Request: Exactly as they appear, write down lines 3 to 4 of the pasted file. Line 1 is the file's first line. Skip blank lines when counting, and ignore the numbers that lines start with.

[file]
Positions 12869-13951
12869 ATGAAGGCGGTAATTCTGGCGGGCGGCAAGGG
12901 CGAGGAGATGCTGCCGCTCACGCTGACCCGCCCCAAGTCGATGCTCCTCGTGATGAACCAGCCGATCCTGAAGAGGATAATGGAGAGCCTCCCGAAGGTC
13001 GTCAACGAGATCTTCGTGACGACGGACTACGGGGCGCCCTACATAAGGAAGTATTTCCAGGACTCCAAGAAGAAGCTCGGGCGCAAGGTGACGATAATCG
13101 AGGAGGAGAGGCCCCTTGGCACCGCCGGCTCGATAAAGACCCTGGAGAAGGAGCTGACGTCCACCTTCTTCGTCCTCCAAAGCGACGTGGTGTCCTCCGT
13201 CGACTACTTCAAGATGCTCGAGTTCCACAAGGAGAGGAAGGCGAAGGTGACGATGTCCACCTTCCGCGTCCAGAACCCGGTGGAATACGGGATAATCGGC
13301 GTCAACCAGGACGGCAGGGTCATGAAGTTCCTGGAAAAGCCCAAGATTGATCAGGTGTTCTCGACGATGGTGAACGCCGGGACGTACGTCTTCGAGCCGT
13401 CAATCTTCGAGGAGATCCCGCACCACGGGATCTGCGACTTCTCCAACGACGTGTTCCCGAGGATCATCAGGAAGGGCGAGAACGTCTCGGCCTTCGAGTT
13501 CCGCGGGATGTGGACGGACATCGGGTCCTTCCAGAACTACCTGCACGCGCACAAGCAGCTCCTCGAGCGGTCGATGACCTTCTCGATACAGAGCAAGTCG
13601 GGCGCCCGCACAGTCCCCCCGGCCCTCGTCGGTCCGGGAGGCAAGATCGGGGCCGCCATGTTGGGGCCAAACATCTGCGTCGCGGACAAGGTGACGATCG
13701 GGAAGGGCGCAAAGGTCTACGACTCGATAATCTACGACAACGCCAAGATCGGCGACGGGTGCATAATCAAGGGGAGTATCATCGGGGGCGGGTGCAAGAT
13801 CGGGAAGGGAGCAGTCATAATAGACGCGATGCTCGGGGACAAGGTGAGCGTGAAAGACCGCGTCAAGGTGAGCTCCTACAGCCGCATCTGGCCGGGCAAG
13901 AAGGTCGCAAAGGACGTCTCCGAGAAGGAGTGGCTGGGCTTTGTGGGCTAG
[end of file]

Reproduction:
12901 CGAGGAGATGCTGCCGCTCACGCTGACCCGCCCCAAGTCGATGCTCCTCGTGATGAACCAGCCGATCCTGAAGAGGATAATGGAGAGCCTCCCGAAGGTC
13001 GTCAACGAGATCTTCGTGACGACGGACTACGGGGCGCCCTACATAAGGAAGTATTTCCAGGACTCCAAGAAGAAGCTCGGGCGCAAGGTGACGATAATCG